Re: IPA and Unicode

From: Richard Cook (
Date: Wed Sep 16 1998 - 23:28:05 EDT

Michael Everson wrote:
> Ar 10:46 -0700 1998-09-16, scríobh Kenneth Whistler:
> >Unicode allows for use of whatever characters are encoded in it,
> >whether they be those for current IPA practice or for various
> >traditional transcriptions. Numerous characters were added to
> >the collection of regular Latin letters and IPA letters to
> >try to cover Americanist, Africanist, or Sinologist traditions,
> >for example. Some of these are still in current use, and others
> >represent obsolete practice.
> The number of obsolete "phonetic letterforms" is fairly large, depending on
> what language the letters are used for. There is probably a good case for
> adding an archaic phonetic character block -- maybe even in Plane 1 -- for
> some of these. The "bucket" for this -- unlike the bucket for IPA or
> Uralicist phonetics -- should be slowly and comprehensively assembled.
> >My suggestion is that you work with the Unicode Technical Committee
> >to develop a proposal for the addition of additional non-IPA
> >phonetic symbols in current use (or obsolete, for that matter)
> >for addition to the Unicode Standard.
> I agree with Ken. I'd be interested to compare your obsolete characters
> with some that I have been collecting.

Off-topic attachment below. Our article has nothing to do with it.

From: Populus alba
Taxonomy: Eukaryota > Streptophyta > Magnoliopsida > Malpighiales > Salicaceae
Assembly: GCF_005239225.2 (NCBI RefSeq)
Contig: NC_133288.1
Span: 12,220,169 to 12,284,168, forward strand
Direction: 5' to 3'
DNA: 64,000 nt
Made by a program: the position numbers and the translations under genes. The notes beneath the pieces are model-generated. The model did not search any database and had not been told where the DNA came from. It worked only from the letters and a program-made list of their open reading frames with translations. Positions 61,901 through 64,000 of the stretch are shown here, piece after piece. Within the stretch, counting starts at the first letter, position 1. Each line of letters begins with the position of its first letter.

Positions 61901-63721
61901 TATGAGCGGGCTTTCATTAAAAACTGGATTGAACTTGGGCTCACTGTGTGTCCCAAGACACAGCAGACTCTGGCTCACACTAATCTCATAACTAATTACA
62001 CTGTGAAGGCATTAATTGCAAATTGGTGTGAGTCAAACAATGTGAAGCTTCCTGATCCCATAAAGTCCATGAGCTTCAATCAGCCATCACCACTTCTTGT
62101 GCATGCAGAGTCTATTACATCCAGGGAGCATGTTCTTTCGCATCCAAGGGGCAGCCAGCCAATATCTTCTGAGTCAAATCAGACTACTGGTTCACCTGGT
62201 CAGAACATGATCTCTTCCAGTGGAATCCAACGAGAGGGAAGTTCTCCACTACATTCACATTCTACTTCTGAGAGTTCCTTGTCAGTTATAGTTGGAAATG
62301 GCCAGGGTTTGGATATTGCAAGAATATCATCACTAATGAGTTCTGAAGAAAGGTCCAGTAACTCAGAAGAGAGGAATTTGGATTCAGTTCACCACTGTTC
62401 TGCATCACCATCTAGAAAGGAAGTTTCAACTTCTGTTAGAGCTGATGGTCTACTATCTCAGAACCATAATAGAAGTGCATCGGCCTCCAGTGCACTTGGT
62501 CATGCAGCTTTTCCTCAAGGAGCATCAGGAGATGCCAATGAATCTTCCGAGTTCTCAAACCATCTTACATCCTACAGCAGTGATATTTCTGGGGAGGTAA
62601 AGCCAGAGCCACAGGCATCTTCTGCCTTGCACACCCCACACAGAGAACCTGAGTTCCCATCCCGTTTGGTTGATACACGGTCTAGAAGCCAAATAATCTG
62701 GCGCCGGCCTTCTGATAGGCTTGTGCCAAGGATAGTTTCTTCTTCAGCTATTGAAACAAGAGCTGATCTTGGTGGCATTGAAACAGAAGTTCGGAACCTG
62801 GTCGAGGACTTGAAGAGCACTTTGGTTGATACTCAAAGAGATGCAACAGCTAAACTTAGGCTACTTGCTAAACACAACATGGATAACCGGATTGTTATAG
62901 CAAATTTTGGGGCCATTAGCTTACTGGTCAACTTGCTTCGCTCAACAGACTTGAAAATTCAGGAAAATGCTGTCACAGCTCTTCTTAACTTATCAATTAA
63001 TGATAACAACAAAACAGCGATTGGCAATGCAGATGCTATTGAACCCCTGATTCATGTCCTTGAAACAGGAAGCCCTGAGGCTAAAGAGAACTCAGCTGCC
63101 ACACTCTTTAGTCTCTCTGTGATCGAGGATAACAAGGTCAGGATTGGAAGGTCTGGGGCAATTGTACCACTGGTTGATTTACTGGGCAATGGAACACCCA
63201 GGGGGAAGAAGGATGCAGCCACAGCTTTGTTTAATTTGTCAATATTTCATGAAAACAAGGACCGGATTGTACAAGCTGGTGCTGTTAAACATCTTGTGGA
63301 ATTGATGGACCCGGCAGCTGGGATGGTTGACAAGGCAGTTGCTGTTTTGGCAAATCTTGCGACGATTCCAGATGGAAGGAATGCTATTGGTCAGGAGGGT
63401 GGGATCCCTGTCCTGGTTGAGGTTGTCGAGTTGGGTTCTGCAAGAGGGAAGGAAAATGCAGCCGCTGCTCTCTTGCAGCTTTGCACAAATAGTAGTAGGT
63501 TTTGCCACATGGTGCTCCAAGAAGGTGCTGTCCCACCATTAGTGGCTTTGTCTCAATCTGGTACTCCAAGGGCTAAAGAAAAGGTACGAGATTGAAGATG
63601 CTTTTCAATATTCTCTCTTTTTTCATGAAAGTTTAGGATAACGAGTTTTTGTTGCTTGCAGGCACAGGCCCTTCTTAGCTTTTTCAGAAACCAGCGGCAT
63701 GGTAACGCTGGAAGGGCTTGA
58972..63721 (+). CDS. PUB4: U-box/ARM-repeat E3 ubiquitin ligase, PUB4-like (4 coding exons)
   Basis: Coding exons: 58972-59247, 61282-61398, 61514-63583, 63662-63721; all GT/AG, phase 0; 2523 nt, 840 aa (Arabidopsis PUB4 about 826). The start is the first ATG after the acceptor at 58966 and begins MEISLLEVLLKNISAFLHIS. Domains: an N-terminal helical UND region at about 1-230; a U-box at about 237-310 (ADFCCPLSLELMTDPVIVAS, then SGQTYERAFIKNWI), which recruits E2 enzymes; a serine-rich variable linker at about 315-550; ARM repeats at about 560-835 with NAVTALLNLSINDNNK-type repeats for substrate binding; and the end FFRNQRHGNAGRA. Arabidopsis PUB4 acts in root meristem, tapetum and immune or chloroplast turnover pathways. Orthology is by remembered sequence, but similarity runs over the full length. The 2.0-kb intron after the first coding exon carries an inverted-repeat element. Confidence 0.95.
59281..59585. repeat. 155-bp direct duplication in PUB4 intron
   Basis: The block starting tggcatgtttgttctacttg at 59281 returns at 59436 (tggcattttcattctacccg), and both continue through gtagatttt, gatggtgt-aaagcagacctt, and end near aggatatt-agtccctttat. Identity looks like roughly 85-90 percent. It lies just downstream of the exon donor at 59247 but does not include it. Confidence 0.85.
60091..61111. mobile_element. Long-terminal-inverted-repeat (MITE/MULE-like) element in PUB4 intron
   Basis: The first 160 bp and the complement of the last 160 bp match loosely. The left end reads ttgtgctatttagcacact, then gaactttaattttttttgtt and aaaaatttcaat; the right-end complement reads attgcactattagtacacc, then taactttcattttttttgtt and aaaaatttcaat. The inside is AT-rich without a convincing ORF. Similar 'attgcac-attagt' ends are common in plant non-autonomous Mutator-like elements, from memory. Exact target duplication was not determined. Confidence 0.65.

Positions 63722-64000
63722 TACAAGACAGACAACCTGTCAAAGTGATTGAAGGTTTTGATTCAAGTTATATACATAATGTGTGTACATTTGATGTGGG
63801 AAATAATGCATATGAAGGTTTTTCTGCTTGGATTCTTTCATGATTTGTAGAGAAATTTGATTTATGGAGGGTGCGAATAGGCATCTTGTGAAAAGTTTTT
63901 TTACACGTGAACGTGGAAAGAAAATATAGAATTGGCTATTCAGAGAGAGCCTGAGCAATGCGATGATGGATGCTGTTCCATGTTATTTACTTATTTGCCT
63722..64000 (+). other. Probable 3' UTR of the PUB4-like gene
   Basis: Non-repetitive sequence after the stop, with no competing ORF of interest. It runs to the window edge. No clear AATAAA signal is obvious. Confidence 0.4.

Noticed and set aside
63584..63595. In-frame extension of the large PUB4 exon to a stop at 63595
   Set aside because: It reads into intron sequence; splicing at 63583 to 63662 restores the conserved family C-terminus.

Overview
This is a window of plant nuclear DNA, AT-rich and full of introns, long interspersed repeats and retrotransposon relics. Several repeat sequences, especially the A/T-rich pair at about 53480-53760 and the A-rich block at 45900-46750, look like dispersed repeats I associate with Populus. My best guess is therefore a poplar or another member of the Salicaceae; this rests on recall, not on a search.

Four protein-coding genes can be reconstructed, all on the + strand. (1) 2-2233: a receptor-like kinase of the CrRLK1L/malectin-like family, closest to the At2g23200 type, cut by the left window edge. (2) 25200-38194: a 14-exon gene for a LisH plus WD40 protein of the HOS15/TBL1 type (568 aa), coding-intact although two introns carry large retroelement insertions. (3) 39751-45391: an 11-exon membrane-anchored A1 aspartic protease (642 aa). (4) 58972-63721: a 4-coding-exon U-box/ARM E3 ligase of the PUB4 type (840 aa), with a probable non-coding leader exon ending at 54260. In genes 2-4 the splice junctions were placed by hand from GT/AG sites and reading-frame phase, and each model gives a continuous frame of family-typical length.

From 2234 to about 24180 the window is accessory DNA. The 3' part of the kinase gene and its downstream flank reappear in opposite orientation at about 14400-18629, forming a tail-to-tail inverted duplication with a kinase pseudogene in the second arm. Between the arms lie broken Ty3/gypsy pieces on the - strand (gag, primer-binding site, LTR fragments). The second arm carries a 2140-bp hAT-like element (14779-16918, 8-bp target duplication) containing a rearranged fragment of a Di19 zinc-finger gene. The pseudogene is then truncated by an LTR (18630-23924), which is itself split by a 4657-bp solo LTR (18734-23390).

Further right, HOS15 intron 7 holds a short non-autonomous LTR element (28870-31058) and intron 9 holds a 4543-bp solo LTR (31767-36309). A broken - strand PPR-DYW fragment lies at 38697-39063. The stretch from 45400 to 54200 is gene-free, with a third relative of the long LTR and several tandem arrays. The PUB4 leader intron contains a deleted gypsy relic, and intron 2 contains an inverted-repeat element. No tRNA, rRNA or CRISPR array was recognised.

Have you taken a look at the font on the STEDT website?

This version of the font contains most if not all of the chars. in
question, and includes also others about which I have no questions,
either because they are of more limited use (as Matisoff's "allofam"
symbols), or of unquestioned use.

The bitmaps of the font version currently on the website are
unfortuantely ever so slightly incomplete, as you may notice in the
"Font Reference" document (which details character values and
codepoints). But the TT forms are all there in various styles.

I'd be interested to hear opinions on any of the characters/diacritics
in the STEDT font.

Since I do not have handy access to a copy of the Unicode Standard, I am
somewhat hampered in making the comparisons myself. I've seen the order
form on the website, and certainly have been planning to get a copy for
myself for quite some time now. I'm a Sinologist, especially interested
in Unihan. Is the Standard available in book stores? in electronic form,
on CD?

BTW, since some list members may be curious, STEDT (the Sino-Tibetan
Etymological Dictionary Thesaurus Project at UC Berkeley) is a database
project assembling lexical data for Sino-Tibetan languages. We have at
present approximately 350,000 records for roughly 300 languages, the
majority of which are Tibeto-Burman. The data has been input over the
last ten years, and is being employed for comparative historical purposes.


>Richard S. COOK, Jr.                 <
>  <

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